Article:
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Turkey Pot Pie
Pot pies, savory concoctions of meat, vegetables and sauce in pastry, are as old as flour. The name, though, is primarily American, where by the time of the Revolution the tart had evolved into a frugal dish that could help stretch the thin resources of frontier life to feed a family. They were baked in deep, iron pots like Dutch ovens, hung on a hook over an open fire or placed on a grill or hearth over the coals. The pastry shell was there as a lining to prevent the taste of the iron from getting into the filling, and it was not usually served but given instead to the dogs and the hogs. Since it was not to be eaten by the family, that shell was made of just flour and water, with no fat or seasoning wasted in it. The purpose of the top crust, which was served and therefore made more generously, was to keep the pie from drying out as it baked. So it still does.
Today, both crusts are considered part of the dish, delectable parts in fact, and so both are made as savory pie pastry, usually with lard, vegetable shortening or butter. Iron is now rarely used as the cooking vessel. Ceramic, glass, stainless steel and aluminum have replaced it. I like to use the first of those. It better than the others holds and transmits heat more like the old iron pots did, yielding a ... well, a crustier crust, which is a good thing.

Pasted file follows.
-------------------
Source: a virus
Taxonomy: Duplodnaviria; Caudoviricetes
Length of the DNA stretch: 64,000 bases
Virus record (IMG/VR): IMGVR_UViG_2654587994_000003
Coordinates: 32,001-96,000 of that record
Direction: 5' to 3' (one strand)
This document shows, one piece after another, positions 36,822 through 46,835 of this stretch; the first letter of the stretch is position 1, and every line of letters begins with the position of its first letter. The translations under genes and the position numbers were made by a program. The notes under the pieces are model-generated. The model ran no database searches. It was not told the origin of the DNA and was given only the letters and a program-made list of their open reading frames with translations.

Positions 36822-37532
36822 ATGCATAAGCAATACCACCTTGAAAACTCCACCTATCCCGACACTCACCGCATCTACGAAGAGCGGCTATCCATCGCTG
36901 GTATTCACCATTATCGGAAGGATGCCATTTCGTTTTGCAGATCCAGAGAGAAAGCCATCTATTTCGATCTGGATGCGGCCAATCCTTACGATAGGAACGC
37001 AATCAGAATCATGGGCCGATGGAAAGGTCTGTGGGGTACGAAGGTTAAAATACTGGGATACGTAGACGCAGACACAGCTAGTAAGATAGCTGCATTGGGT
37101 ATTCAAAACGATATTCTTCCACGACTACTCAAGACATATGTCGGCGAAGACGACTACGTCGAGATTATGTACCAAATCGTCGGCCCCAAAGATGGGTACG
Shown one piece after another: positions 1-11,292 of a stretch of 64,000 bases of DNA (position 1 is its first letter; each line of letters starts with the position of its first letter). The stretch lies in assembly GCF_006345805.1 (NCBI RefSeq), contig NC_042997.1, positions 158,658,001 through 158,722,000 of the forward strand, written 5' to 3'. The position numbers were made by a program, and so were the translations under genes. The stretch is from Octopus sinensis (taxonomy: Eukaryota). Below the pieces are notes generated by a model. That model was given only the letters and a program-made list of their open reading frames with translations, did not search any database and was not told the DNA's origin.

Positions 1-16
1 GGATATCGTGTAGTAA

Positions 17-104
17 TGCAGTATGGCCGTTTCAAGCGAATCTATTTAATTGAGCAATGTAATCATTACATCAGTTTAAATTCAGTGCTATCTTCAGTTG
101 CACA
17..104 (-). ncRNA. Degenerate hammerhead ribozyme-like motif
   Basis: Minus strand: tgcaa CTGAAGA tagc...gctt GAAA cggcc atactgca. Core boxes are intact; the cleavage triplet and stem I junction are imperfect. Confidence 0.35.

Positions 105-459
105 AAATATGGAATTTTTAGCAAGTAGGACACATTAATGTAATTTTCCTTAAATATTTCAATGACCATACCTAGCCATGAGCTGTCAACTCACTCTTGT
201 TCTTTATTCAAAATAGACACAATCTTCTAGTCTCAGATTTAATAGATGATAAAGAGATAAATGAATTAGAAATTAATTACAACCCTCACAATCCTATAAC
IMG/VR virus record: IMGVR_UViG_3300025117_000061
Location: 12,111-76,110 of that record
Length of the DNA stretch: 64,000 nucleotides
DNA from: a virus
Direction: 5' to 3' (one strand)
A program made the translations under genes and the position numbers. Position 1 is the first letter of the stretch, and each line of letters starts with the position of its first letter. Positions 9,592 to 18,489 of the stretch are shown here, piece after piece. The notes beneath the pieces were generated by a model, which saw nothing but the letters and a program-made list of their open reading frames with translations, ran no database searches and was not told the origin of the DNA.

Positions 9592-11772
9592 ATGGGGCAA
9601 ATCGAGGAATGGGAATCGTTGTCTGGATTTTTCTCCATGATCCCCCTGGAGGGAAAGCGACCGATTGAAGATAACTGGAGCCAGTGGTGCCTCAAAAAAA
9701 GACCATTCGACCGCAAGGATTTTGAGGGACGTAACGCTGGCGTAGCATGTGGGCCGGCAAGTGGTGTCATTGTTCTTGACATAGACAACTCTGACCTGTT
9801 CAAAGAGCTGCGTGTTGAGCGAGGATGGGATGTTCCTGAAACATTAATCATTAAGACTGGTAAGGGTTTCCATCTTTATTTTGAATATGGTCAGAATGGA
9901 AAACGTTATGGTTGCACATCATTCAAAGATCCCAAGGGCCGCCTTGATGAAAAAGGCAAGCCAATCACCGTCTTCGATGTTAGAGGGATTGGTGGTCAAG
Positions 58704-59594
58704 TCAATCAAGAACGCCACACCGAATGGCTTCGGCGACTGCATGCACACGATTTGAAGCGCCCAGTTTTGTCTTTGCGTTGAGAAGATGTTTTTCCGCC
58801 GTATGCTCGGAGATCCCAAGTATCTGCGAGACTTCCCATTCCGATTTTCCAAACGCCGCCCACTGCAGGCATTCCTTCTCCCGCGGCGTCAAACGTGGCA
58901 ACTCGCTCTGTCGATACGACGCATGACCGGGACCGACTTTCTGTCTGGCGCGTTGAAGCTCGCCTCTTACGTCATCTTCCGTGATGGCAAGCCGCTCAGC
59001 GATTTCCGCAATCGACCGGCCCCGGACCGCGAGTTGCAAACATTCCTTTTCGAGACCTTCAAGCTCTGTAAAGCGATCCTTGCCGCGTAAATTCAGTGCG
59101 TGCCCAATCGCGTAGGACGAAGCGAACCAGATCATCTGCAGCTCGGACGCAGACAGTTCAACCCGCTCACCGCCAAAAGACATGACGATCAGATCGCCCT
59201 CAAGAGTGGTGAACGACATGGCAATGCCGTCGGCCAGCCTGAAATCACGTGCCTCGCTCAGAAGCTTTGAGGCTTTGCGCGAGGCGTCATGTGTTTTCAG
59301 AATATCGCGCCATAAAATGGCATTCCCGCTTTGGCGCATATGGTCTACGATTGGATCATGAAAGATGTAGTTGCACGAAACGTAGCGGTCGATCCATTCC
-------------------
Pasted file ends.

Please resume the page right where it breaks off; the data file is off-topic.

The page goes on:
Earlier in the week, I had braised a frozen turkey breast in the slow cooker because I had little time to spend in one of my favorite activities, cooking. With only two of us and a dog living here, most of it was left over after the initial supper. The first night following I just made some gravy and warmed some up in it. Variety, however, is indeed the spice of life, the answer to the question of what to do next was a pot pie, and the result was this one, made using whatever I found in the freezer and refrigerator.
For the crust:
- two cups of flour
- half a cup (one stick) of butter
- one teaspoon of good (unadulterated) salt
- a few tablespoons of ice water
For the filling:
- three cups of cooked turkey, pulled into bite-sized pieces
- one quart of turkey stock (if you have none, you can use chicken stock)
- half a cup (one stick) of butter
- half a cup of flour
- one and a half cups of frozen peas
- one and a half cups of frozen corn kernels
- three ribs of celery, chopped
- one sprig of sage, minced
- one sprig of thyme
Make the Pastry
I like to use a food processor for pastry. You can use your hands, if you work quickly so as not to warm it up too much, or you can cut in the butter with a pair of knives, or a greens chopper. You can also use a pair of pie shells from the store, but they are not half as good, or as good for you, as your own, and you can make one in less time than it takes to go to the store to buy it.